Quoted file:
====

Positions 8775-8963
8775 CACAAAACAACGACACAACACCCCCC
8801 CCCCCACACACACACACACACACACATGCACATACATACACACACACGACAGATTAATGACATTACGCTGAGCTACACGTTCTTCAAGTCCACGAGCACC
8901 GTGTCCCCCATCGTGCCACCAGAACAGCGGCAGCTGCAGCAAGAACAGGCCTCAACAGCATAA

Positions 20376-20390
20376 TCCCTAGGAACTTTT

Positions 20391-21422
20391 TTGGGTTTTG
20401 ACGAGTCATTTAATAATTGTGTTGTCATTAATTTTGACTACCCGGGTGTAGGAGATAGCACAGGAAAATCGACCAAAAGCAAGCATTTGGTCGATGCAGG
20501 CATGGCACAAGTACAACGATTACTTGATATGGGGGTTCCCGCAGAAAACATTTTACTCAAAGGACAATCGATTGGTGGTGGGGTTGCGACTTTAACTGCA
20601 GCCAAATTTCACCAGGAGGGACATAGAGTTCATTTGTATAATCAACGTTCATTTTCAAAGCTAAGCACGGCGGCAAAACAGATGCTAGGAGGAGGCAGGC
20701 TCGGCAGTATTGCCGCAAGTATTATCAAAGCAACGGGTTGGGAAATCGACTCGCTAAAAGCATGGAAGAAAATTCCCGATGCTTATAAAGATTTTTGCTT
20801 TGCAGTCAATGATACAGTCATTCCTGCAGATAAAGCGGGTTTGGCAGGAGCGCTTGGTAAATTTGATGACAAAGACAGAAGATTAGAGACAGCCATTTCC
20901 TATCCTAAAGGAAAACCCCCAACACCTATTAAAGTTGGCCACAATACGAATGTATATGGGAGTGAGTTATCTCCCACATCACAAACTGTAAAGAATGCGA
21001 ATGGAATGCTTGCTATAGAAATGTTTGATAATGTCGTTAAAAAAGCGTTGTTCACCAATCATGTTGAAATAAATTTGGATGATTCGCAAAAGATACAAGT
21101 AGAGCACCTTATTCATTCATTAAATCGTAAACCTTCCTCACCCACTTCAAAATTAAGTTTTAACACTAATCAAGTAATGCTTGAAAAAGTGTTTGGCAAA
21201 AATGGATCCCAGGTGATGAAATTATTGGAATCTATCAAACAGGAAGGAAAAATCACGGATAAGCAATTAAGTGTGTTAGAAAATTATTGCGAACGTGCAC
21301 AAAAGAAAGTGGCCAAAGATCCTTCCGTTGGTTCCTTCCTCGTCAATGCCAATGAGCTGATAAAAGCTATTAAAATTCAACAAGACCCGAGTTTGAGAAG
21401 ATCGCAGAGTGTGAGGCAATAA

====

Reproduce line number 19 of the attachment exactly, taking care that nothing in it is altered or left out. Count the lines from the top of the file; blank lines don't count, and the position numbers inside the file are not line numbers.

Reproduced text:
21401 ATCGCAGAGTGTGAGGCAATAA